Kevin asks: I’d like to hear about what revelations you've had since taking up your writing career?
Well, how long have you got? It’s such a deliciously simple question but difficult to answer without boring you to death with long anecdotes of rejections, surprises, refusals and disappointments. I suspect that a neat bullet-point list would be better, so indulge me while I try to combine the anecdotal and bullet-point approach.
When I took the decision to pursue writing full-time, back in 1999/2000, I was fairly relaxed about it. My girlfriend (soon to become my long-suffering wife) calmly advised me: “Danny, so many people are trying to do that. You have to be good”. I knew she was right but I also knew I WAS going to be good (don’t ask me how, at that stage I had written one script, and it was crap). I was determined NOT to be like most people trying to be writers. I had seen their efforts (and approach) languishing at the bottom of the spec pile in the C4 comedy department. I was going to be different. I was going to be polished and professional. I was going to get ahead with some useful contacts and inside knowledge of how the biz actually worked. I set to work, becoming a full-time script reader, partly to pay the bills but also to improve my own writing. So, while I read like a maniac, I also built up my writing portfolio.
Within 2 years, I had what I thought were pretty good scripts, one of them an adaptation of Andrew Davies’s children’s book, Conrad’s War, which I wrote with the mighty Sam Morrison. Andrew Davies himself gave the script his blessing (“perfectly capturing the spirit of the book” - rock!) and I thought this was my ticket to a screenwriting career. Hmm, not so much. People liked the script but didn’t want to do anything with it. Likewise with my other scripts. But I kept on reading. Kept on writing. Four years into my spell, and I won that BBC new writing award, not to mention a couple of commissions on Doctors. Now my career will kick off, surely? Hmm, not so much.
Eight years later, the present day, and things are beginning to turn more in my favour. The last few years haven’t been duds by any means (although, don’t mention 2006/2007, eugh) but I thought 2004 was when everything was coming together, and would set me on my way. So, what have I learned? What great revelations can I share?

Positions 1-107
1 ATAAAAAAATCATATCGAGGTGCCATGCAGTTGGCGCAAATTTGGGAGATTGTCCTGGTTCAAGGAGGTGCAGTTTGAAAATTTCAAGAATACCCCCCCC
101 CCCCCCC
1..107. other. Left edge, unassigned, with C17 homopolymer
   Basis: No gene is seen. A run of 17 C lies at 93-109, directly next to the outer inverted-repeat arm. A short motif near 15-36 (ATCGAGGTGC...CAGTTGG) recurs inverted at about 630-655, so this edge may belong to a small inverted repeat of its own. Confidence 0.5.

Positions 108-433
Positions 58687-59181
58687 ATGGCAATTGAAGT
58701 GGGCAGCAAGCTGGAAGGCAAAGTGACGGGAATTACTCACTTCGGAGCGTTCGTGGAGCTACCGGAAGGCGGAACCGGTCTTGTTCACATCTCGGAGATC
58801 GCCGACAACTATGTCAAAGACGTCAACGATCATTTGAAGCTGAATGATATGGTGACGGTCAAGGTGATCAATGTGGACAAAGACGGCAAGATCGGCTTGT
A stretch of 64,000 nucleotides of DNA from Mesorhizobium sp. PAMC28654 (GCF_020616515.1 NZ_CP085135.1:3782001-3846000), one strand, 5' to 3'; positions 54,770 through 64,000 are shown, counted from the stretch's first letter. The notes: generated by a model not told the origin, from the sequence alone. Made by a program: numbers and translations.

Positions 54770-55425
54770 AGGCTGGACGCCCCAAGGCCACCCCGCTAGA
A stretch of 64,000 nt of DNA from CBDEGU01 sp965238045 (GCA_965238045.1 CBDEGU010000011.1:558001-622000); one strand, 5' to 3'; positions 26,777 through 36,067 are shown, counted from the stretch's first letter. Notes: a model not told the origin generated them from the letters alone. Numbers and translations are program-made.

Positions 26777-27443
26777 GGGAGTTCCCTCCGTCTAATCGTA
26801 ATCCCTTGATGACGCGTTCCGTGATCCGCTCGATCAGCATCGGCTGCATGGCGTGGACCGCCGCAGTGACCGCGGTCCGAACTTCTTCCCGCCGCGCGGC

- It doesn’t get easier. It gets more difficult. You always have to raise your game, dig deeper, work harder.
- The system doesn’t care about writers. It’s a bit like Mother Nature: it has the capacity to be beautiful and nurturing, and we couldn’t exist without it, but it will also cut you down without any reasoning or judgement.
- You have the capability of writing just as much shite as the stuff you mock on TV or at the cinema every day. It will help if you recognise this, otherwise you’re in trouble.
- Once you get a commission or option a script, it doesn’t mean that work will flow. In other words, don’t expect to make a regular living out of writing.
- Contacts, leads and positive meetings are all very nice but after a while, they don’t mean a thing unless the script actually goes into production or the money’s in the bank (preferably both).
- If you can get through the toughest of times - when it’s really not working out/you want to give up/you need to get a job - and still want to be a writer, you might just make it…
Er… that’s about it. Actually, I wouldn’t mind seeing this as meme, to see how what other working writers have learned from their experiences. So, if they’re up for it, how about James, James H and David spilling the beans?
I’ll leave you with some Bank Holiday linkery to keep you occupied:
Filmmaker Magazine’s article on development: The Write Stuff (thanks to Dan Clifton for the link)
Phillip Baron’s Starving Artist article, a great reality check.
John Malkovich’s Snow Angel. The result of his unique scriptwriting project.